Stretching from the Minneapolis border in the north to rural areas in the south, Dakota County has been an economic success story. Since 1990, it has grown a diversified economy in manufacturing, information technology, food, energy and chemicals, and has seen its population grow by 45%. But the success formula of the past two decades has gradually lost its power. The county's best available building sites are occupied, and the multinational companies that are its biggest employers have downsized local employment. Dakota Future, a county-wide economic development organization, has responded by driving its members and partners to take a more proactive approach to their joint future. The county is generally well-served with commercial broadband, but coverage in less populated areas lags the region's cities.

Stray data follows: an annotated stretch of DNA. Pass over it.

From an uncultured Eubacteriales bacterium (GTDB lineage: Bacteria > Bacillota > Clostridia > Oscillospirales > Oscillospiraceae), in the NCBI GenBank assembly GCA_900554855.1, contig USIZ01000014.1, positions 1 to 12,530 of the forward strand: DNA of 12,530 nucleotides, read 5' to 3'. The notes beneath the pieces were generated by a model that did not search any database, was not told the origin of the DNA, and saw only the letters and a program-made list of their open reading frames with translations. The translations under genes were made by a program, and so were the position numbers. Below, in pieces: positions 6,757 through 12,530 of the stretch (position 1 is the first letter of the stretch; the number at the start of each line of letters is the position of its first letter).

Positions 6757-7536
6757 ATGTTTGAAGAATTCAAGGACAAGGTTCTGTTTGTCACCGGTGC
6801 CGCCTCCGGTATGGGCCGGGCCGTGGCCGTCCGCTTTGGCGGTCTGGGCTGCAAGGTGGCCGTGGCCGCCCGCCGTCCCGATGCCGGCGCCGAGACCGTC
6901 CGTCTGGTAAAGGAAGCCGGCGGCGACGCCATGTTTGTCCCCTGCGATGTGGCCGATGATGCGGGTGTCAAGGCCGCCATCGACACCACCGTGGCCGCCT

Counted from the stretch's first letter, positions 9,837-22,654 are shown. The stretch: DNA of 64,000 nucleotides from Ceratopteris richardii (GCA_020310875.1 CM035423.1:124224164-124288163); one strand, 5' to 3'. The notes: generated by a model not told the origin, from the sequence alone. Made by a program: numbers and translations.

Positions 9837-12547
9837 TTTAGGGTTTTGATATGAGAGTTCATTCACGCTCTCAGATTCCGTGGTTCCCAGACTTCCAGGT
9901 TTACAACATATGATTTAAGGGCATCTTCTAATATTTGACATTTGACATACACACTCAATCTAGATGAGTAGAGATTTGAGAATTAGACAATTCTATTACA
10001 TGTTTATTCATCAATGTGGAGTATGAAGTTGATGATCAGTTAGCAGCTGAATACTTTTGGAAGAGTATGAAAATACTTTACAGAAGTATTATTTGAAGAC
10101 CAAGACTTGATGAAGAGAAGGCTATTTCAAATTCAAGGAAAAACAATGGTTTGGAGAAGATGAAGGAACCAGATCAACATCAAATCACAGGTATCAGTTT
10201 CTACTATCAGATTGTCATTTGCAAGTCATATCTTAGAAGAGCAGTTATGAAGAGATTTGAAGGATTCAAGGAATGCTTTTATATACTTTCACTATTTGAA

The county is now speeding planned fiber build-outs that serve county, local government and school district needs. It is also coordinating the network projects of local government and making unused fiber assets available to the private sector to motivate expanded wired and wireless coverage. In education, the county is well-served by community colleges with innovative technology programs, and local school districts are now collaborating with them to increase STEM education in the K-12 grades. The county's most intriguing effort is the Dakota Future Innovation Network. Because the county's economy is so diverse, few companies interact regularly and share information and best practices with their peers. The Innovation Network establishes cross-industry networks in such areas as advanced computing and lean industrial processes, and organizes regular meetings that combine education and person-to-person networking. The goal is to consciously replicate the kind of effects that happen naturally in industrial clusters, and to do it across diverse industries. If it is successful, this quiet effort could have transformative effects across Dakota County.
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